Hollywood's Self-Hatred

Hollywood's Self-Hatred

Hollywood's Self-Hatred

Arts, entertainment, and more.
June 29 1999 5:56 PM

Hollywood's Self-Hatred

Last week in this space, I floated the argument that certain recent movies--The Matrix, The Truman Show, The Game, The Thirteenth Floor, Bulworth, etc.--reflect, however unintentionally, modern society's anxiety about the way technology and the media have called into question what real life is and express the worry that whatever it is, it's in danger. These films wonder, in a subliminal way, whether our lives may be turning into shows or programs, and even without realizing they're in a pulpit, they preach against the subversion of human nature that they see in computers, communications, and celebrity-centered culture. Notting Hill hits this nail of existential anxiety squarely on the head because it is a movie that deplores and pities movie stars and the life of being in the movies and the utter falsity of every aspect of international celebrity, which reproduces images of stars by the billion while it erodes the substance of their real personalities.

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What I forgot to do last week was extend this argument to its ultimate conclusion--that Notting Hill and these other movies essentially hate themselves, hate movies, are objects that contain their own self-loathing. Many of them, especially the more technological, effects-ridden ones (Armageddon, The Matrix) use very high technology in their production to cast scathing aspersions on technology. Armageddon, bristling with special effects, despises in its story line the technology that almost apocalyptically interferes with real human communication and action. And Notting Hill is a movie that uses its very own nature--its Dasein--as a lash of self-flagellation.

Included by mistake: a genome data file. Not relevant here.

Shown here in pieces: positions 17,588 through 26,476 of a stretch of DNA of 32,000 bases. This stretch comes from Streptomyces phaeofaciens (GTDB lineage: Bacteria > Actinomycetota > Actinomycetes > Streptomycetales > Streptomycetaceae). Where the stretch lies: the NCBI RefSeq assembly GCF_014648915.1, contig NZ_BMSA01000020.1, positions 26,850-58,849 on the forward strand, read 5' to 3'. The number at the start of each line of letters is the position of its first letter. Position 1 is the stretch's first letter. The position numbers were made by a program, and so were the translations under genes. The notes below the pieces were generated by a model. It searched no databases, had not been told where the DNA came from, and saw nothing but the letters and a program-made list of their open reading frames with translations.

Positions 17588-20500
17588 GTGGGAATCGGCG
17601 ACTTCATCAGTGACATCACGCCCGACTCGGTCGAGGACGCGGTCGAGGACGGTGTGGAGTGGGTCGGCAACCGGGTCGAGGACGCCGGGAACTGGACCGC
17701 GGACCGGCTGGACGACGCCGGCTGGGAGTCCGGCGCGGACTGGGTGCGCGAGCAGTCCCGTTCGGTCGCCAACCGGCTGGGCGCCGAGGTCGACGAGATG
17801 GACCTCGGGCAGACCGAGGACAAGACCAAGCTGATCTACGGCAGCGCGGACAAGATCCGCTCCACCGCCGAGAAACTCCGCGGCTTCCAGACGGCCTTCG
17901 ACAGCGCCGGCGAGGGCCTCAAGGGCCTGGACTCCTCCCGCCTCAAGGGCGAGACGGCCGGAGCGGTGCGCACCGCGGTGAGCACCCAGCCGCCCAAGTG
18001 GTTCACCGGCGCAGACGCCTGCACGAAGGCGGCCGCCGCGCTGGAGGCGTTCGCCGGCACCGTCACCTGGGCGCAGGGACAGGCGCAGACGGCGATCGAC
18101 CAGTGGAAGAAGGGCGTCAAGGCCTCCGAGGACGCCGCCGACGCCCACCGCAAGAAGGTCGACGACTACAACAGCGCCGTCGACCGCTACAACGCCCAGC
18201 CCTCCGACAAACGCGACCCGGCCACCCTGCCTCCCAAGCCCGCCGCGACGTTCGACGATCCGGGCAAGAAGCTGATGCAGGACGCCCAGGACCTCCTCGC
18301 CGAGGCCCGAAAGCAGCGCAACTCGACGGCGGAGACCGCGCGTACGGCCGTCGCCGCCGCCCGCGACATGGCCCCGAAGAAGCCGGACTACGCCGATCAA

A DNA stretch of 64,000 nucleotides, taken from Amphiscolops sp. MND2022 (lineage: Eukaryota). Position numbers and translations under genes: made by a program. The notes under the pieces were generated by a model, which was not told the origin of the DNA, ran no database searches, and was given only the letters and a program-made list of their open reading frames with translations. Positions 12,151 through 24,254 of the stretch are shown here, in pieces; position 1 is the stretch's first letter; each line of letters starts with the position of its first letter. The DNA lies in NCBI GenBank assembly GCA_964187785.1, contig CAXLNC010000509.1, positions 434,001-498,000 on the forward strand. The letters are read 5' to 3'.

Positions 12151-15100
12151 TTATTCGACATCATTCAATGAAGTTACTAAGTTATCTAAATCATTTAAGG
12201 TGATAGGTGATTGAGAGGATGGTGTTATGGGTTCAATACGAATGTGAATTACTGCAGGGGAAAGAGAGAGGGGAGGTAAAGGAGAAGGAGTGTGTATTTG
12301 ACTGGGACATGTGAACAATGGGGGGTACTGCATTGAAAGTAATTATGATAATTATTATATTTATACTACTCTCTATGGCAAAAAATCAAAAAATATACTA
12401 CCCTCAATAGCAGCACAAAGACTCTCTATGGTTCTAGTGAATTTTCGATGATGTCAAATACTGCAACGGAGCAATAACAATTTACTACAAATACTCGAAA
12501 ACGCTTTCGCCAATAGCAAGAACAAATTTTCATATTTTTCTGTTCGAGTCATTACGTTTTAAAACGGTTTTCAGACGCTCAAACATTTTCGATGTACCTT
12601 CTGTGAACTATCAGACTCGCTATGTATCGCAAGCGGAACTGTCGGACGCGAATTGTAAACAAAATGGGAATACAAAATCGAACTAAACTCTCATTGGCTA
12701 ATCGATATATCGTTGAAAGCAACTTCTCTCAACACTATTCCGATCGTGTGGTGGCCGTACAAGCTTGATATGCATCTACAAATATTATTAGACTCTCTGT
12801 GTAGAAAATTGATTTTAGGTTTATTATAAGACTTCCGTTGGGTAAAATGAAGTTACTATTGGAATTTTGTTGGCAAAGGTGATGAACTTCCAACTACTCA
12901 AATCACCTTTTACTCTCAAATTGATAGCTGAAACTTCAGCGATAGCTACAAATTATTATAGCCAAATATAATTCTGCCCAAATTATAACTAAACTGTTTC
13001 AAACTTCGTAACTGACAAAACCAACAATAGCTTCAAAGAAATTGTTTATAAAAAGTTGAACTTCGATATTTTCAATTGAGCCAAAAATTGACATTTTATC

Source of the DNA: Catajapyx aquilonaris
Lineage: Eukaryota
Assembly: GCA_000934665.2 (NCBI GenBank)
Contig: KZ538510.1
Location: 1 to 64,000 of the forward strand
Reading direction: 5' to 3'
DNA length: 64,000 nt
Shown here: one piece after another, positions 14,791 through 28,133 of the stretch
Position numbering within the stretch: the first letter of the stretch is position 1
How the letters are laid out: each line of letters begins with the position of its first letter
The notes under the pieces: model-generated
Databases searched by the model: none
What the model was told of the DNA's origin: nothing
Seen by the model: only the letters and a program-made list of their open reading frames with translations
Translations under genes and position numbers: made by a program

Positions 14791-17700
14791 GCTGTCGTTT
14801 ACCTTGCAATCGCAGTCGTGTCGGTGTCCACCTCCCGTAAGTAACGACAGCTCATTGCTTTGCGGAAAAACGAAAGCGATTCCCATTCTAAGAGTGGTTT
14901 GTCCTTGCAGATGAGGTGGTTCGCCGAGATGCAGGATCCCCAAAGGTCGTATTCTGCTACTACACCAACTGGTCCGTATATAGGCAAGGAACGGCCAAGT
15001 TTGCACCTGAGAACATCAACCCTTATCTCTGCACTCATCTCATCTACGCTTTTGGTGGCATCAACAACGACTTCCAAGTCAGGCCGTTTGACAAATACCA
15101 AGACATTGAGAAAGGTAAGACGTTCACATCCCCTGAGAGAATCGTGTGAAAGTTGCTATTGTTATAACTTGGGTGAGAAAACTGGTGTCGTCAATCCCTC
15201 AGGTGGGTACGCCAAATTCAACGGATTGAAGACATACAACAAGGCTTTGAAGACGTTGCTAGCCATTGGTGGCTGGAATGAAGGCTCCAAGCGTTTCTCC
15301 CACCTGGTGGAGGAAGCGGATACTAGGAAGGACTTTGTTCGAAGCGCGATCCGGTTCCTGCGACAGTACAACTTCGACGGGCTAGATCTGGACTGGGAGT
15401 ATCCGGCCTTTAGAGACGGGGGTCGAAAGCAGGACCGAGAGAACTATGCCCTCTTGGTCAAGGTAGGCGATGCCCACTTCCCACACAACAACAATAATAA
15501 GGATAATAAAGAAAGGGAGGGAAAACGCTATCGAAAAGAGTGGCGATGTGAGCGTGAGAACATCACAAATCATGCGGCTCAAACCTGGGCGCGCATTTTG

Strange. All these films that say Get Real or Get Back to Being Real or Beware of the Unreal are themselves paradigmatically unreal. It's as if their makers--directors, producers, screenwriters, executives--are expressing their shame about what they do and telling themselves to stop making movies and their audiences to stop going to them. The Simpsons has been administering the television version of this lesson for years--going so far as to insult its own network, Fox. The difference, the brilliant difference, is that The Simpsons knows exactly what it's doing. The movies in question, and many others like them, appear to have not a single clue about what's really on their little minds and how antagonistic it is to the very idea of movies.